Our partners at the Environment Agency have contacted us again to ask for help in spreading the word that the Wandle’s rarely-seen headwaters at Caterham may be about to start flowing again.
Because so much water is usually pumped out of the Wandle’s chalk aquifer for drinking water and other purposes, the river’s historic springs and headwaters are often dry (and the upper river is sometimes only kept flowing by a unique system that takes water out of the river at Goat Bridge and recirculates it back upstream to Carshalton Ponds!)
However, following several weeks of rain, many local residents in the Carshalton area have recently noticed spring water flowing from the Grotto and Hogpit in Carshalton Park, as well as the springs in St Philomena’s lake.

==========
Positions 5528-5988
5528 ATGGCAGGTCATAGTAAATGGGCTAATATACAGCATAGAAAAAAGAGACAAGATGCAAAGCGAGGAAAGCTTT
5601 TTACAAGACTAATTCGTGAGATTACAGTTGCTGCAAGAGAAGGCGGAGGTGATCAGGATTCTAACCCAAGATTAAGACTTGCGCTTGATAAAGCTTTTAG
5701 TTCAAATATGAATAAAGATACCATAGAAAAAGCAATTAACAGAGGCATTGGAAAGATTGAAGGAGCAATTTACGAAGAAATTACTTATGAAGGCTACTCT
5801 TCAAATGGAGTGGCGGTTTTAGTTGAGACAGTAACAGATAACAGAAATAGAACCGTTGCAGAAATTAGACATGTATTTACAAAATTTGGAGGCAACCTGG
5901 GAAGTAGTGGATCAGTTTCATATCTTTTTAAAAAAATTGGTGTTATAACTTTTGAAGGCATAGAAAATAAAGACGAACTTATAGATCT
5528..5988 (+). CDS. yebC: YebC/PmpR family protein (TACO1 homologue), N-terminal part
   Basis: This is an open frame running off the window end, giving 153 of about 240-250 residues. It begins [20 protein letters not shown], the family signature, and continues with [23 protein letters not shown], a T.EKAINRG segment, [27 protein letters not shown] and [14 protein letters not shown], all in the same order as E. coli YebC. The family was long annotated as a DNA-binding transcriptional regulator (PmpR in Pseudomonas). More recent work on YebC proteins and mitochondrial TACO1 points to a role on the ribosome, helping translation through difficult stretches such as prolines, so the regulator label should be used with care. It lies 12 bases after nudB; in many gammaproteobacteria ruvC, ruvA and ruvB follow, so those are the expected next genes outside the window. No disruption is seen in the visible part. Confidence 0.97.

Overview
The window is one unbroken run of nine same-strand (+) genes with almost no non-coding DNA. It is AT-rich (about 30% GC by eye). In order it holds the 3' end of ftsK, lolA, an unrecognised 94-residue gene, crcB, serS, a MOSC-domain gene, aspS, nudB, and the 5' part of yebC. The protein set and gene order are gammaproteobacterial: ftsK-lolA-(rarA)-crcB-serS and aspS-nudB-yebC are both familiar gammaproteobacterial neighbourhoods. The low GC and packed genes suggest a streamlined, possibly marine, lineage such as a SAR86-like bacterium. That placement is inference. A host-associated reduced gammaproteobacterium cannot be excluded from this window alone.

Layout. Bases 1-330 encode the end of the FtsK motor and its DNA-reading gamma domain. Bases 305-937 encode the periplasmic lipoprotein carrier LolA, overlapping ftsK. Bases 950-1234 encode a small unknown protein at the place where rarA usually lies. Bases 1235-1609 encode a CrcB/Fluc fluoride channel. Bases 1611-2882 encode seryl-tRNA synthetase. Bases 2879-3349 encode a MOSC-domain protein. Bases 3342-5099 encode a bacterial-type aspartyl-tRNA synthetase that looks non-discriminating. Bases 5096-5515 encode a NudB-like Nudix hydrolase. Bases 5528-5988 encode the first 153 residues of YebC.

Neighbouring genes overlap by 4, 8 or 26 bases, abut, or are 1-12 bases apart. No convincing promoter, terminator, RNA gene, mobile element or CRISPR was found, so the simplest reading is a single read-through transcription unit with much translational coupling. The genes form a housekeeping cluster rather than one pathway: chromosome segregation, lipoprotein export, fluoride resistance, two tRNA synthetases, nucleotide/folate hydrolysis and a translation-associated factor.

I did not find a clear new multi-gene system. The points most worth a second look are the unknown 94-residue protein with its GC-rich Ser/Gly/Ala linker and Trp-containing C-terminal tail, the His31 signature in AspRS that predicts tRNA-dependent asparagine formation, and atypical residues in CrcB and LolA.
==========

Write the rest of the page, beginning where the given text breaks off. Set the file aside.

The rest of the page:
And even the Caterham Bourne, which as a true winterbourne only flows out of the chalk downs above Croydon during exceptionally wet years, may be on the point of reappearing.
Groundwater levels have risen rapidly in the upper Wandle catchment in response to recent sustained and intense rainfall. As a consequence groundwater levels, as measured at the Environment Agency’s monitoring boreholes, indicate the potential for sustained flow within the Caterham Bourne. The rapid rate of groundwater level recovery within the Chalk aquifer allows us to conclude with a high level of confidence that initially low lying roads and properties will be susceptible to flooding.
The Caterham Bourne joins the Wandle at Croydon, so we may also see slightly elevated water levels on the Croydon arm of the Wandle through Beddington Park to Hackbridge.
If you live in Caterham, Whyteleafe, Kenley, Purley, South Croydon or along the upper Wandle, please take care and feel free to keep us updated by adding messages or pictures below this post.